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Journal #40 - Georgia

Rounded stone towers and shingled roofs overlooking a lake
Ananuri Castle by Mr. Wanderer

Gamarjoba (გამარჯობა) from Georgia! 

Our visit consisted of fresh-baked bread, warm hospitality, a bread-baking lesson, beautiful vistas, bread with cheese, and some wine tours that included bread tastings. This little nation truly surprised us and we had a marvelous time running around taking in as much as we could. We spent a couple of days on excursions outside of the capital city, Tbilisi, which we called home for the duration of our stay.  

Aqua colored reservoir set against tall dark mountains
Jinvali Water Reservoir by Mrs. Wanderer

One of our excursions showed us the northern side of the country. We traveled to the Jinvali Water Reservoir to take in the aqua water, despite the surroundings suiting themselves much more to a black loch-colored setting. This is a specific memory for us. On the day we traveled here, it was freezing outside and only got colder as we ascended into the mountains. When we began at the reservoir, there were only flurries in the air; but, by the time we had reached the Russian Georgian Friendship Monument, the snow was coming down in such a surge that we lost sight of the monument from the road.  

Tattered Georgian flag blowing before snowy mountains
Wintery Georgia by Mrs. Wanderer

All of this makes sense, and even seems par for the course if you plan to travel to Georgia in November; however, one thing that we did not do was prepare. We arrived on this visit wearing a rain jacket. Our fellow tourists were bundled in puffy coats, hats, gloves, and the like. We, on the other hand, were lucky to have remembered to wear close-toed shoes that morning. To say we were chilly would be an understatement; however, our popsicle status did not take away from the experience and we delighted in everything we were able to see including the Ananuri Fortress and Gergeti Trinity Church along the way.  

Arched gazebo atop a stone wall overlooking a lake
Ananuri Fortress Wall by Mr. Wanderer

Upon our return to the city, we quickly made it our mission to acquire coats. This left us much better prepared for our treks around to the top of the Tbilisi Funicular, all up and down the Kura River, and through our visits to several wineries outside of the city.  

We used a tour group to help us visit several different wineries on the same day and this package involved stopping at a local Georgian baker’s to see how they make traditional Georgian bread. The lady of the house explained her daily routine, and we got to watch her expert hands mold the boat-shaped loaves and adhere the dough to the side of her oven. She pulled each one out right when it was perfectly baked and it was a mouthwatering experience to dine on hot-out-of-the-oven bread with their farm’s local sheep and cow cheeses. Everything melted in your mouth.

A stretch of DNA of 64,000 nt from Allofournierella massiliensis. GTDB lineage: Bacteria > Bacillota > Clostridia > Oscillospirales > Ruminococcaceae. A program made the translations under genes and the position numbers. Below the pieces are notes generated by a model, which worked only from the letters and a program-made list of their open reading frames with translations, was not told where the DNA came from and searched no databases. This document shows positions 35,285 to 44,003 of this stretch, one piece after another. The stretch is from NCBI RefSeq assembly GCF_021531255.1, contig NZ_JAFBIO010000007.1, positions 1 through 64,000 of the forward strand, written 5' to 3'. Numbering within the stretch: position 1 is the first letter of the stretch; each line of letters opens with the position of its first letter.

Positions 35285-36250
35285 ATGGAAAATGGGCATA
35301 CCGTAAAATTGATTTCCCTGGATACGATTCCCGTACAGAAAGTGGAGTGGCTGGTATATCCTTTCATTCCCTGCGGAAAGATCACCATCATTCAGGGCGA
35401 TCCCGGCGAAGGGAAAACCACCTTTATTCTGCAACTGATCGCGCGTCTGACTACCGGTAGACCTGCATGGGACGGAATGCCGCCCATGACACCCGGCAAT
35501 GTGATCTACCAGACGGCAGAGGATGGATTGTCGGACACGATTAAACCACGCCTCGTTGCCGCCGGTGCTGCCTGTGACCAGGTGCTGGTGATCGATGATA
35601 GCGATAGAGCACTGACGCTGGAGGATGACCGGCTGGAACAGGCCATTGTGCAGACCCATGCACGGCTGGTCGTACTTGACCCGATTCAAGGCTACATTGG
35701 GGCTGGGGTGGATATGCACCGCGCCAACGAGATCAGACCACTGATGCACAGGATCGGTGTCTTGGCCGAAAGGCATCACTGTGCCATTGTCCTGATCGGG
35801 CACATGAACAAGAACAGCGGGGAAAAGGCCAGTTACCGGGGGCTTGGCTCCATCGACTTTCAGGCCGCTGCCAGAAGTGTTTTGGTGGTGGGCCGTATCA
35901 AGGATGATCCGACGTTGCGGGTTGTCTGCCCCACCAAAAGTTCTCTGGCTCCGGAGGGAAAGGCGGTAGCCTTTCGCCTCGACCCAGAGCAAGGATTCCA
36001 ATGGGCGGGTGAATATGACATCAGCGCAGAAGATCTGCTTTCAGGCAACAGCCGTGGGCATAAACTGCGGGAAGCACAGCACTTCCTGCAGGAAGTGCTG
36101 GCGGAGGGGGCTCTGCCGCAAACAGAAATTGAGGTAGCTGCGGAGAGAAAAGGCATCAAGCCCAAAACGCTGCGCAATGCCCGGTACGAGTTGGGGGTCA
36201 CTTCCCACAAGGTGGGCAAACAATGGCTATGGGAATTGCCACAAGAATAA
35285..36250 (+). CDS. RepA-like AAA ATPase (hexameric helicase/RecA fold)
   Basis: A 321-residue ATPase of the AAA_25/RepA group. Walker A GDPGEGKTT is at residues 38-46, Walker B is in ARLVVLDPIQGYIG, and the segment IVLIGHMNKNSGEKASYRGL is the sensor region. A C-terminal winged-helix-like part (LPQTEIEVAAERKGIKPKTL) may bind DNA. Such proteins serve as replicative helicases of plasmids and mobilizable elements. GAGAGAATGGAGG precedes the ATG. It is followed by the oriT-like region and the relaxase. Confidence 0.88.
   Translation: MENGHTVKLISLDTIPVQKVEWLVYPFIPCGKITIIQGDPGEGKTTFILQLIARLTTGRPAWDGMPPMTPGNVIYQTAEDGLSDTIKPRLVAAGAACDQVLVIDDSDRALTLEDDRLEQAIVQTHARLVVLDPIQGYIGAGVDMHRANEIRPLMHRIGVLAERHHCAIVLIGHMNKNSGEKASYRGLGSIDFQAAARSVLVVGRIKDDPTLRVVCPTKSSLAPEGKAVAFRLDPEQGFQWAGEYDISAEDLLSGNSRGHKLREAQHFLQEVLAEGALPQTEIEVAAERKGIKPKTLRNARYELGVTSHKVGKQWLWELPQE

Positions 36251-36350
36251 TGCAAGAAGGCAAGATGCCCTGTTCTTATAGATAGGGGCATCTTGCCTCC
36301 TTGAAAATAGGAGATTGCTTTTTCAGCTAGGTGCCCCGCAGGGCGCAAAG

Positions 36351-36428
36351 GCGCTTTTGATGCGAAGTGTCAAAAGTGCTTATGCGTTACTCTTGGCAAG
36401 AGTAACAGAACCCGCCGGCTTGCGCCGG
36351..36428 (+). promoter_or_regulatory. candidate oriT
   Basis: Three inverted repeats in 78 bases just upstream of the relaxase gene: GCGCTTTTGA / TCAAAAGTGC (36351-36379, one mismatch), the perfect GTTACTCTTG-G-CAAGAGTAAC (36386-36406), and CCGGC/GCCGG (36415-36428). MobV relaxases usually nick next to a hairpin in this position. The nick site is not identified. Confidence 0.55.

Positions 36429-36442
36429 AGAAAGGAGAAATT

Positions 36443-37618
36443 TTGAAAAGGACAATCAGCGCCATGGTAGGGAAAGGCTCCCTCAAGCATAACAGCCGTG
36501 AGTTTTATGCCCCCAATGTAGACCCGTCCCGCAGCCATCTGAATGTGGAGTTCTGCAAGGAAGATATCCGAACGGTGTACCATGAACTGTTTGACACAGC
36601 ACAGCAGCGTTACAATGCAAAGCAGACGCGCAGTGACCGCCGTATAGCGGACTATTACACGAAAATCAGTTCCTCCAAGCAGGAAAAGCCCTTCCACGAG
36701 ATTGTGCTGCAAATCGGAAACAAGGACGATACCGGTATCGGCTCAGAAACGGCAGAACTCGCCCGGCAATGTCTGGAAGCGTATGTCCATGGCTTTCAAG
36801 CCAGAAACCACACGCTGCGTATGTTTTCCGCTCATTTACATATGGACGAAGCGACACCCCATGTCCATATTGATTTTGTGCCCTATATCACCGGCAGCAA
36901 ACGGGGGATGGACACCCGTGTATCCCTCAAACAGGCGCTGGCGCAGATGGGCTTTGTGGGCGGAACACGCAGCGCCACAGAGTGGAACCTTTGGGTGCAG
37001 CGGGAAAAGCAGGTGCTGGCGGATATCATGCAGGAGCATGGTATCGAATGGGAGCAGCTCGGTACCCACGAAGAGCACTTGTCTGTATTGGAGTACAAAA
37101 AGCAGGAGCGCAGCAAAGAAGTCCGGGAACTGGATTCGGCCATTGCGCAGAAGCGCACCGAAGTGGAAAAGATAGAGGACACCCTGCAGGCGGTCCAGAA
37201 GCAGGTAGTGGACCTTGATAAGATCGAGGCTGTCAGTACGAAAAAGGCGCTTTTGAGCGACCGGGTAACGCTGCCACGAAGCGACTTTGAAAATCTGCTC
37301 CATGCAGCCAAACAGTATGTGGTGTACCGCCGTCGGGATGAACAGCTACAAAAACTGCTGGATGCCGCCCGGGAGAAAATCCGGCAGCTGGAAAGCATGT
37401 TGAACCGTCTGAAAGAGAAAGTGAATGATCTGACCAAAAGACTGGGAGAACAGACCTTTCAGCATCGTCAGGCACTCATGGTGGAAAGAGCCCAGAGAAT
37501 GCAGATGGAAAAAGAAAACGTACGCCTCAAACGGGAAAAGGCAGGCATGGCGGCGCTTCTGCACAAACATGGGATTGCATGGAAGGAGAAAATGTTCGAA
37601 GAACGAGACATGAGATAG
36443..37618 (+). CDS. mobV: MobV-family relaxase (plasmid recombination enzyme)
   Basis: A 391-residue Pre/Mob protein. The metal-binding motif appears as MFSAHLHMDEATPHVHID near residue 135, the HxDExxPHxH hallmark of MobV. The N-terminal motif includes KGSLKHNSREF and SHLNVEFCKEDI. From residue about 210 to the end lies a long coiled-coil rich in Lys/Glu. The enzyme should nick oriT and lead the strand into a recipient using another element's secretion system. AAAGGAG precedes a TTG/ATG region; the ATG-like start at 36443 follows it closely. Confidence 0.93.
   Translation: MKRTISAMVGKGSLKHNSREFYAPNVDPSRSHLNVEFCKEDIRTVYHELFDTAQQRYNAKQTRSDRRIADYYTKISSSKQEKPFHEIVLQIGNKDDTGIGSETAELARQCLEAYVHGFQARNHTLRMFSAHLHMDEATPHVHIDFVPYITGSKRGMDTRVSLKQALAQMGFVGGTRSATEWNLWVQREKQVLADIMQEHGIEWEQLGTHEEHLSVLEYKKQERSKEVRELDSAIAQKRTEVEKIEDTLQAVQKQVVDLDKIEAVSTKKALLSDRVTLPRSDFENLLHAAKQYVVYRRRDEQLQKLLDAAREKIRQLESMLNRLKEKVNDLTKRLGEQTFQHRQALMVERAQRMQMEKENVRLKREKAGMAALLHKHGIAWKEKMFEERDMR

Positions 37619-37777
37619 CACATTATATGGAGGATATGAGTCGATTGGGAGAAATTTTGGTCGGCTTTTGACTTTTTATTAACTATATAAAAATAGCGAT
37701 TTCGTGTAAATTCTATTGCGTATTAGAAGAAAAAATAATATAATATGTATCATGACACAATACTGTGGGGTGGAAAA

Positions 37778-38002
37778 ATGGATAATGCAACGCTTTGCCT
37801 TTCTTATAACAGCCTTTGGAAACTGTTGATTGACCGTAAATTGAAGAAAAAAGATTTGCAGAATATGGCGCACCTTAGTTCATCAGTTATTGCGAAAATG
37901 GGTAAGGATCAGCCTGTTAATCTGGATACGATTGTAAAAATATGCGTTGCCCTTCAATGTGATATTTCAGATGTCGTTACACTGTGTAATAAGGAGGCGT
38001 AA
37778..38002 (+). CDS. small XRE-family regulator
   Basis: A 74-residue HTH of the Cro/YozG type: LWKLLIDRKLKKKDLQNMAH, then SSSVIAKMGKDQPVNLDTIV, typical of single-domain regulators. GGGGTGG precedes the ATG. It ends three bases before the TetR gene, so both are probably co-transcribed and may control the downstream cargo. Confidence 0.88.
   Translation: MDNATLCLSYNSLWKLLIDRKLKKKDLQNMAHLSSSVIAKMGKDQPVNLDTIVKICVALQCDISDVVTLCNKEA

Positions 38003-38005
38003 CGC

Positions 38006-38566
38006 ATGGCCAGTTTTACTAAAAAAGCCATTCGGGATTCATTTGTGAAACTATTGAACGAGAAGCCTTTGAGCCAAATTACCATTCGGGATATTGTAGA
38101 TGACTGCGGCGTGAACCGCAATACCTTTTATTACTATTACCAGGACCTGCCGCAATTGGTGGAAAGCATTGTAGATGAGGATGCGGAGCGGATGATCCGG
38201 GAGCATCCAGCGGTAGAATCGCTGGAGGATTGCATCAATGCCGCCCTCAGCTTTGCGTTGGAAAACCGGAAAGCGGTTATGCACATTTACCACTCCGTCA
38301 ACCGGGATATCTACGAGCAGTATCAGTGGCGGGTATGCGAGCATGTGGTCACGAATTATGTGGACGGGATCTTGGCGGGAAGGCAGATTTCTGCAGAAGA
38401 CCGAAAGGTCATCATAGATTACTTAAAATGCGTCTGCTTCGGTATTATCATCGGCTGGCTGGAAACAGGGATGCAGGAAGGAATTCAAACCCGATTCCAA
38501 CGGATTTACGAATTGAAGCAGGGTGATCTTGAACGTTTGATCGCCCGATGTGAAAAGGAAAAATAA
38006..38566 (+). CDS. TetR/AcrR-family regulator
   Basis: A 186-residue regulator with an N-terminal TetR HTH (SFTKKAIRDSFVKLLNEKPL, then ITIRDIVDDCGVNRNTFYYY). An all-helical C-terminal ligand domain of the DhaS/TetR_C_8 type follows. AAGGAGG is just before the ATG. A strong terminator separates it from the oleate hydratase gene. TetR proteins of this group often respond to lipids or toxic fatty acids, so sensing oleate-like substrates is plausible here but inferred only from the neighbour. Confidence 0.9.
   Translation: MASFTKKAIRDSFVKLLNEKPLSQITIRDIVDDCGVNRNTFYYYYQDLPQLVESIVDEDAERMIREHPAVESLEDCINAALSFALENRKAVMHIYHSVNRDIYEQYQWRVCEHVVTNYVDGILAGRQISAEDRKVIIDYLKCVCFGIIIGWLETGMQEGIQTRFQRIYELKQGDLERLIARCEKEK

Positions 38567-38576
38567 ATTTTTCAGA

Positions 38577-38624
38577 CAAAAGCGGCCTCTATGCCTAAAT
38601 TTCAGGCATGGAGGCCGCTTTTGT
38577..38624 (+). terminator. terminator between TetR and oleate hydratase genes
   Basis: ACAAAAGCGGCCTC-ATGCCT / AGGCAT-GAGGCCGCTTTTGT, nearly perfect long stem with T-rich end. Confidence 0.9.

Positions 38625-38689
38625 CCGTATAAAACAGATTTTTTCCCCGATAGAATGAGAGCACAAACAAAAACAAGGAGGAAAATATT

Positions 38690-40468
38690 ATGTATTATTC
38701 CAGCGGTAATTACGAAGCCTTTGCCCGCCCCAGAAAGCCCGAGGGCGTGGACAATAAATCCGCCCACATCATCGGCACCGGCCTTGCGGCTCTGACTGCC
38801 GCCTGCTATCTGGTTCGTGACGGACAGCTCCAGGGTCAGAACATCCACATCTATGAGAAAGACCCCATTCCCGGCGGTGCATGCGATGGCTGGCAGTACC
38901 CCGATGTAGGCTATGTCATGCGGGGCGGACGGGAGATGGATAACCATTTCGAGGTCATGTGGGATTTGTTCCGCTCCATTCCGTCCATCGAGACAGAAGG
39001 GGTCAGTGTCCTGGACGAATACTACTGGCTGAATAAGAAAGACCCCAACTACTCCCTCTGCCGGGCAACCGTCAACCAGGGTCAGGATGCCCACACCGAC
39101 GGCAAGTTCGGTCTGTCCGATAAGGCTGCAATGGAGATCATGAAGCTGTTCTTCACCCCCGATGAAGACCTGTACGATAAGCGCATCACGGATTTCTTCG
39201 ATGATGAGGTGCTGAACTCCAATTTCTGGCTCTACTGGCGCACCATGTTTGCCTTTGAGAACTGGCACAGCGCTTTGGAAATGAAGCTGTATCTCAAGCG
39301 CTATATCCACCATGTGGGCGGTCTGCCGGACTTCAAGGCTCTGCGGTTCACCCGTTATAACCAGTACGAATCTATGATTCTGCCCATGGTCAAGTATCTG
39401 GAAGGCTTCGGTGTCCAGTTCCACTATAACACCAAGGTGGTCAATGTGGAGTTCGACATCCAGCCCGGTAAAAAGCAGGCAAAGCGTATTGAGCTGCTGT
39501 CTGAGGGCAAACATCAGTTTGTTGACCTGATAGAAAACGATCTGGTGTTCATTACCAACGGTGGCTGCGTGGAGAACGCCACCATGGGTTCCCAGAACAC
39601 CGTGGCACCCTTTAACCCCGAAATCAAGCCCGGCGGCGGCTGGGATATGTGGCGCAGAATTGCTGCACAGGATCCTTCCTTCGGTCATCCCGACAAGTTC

Fresh baking boat-shaped bread in a round clay oven
Georgian Oven by Mr. Wanderer

Taking a wine tour here was important to us because Georgia is said to be the birthplace of wine. While most Western nations utilize modern technology with steel barrels and temperature control to regulate fermentation the Georgians still hold to their ancient techniques. Their process involves combining the harvested grapes (skins and all) in clay jars (qvevri) and burying them in the earth. With this method, many Georgian families can produce enough wine for their households each year.

Dozens of round lids sitting on clay wine jugs burried under a gravel floor in a white brick rooom
Wine Jars by Mr. Wanderer

We had the opportunity to see small families who did this – complete with anecdotes from our guide about how normalized wine consumption is in Georgia. He even told us a story of his grandfather, not wanting to drink alone, sharing the wine with our guide...who was three years old at the time. Making and sharing wine is an important part of the Georgian experience so it was a pleasure to also get to see some of the major productions (including one of the largest exporters) share how they can produce their wine the traditional Georgian way.  

A stone wall lined with giant clay jugs that used to house wine
Industrial Qvevri by Mr. Wanderer

You cannot possibly appreciate a visit to Georgia though without consuming not just their wine, but also their food. Georgian cuisine is, as we joked to ourselves, bread with a side of bread. Between the multiple Khachapuri varieties, Kubdari, Lobiani, and Lavash you could order a whole meal consisting of just bread and bread-based dishes. If that is not well-rounded enough for you, then the other major ingredient we found in Georgian cuisine was their walnuts.

When we asked a guide why so many dishes have walnut paste in them he replied that he had asked his grandmother that very same question. He shared that her response was “Because everything is better with walnut paste”. The man nodded as he relayed this as if that explanation alone was enough to justify the ingredient’s presence in soup, bread dishes, fish, sauces, honeyed candy, and more.  

A row of fresh baked boat-shaped bread
Lavash by Mrs. Wanderer

We have thoroughly enjoyed our time here and will stop by any Georgian restaurants we can find along the road to recapture the delicious time we had here. Until then, our bags are packed and we took a night train to the first nation in the world to make chess mandatory in its schools. Any guesses where we are off to next? 

Flowers obscure the foreground and a stone monastery rests in the background
Bodbe Monastery of St. Nino by Mr. Wanderer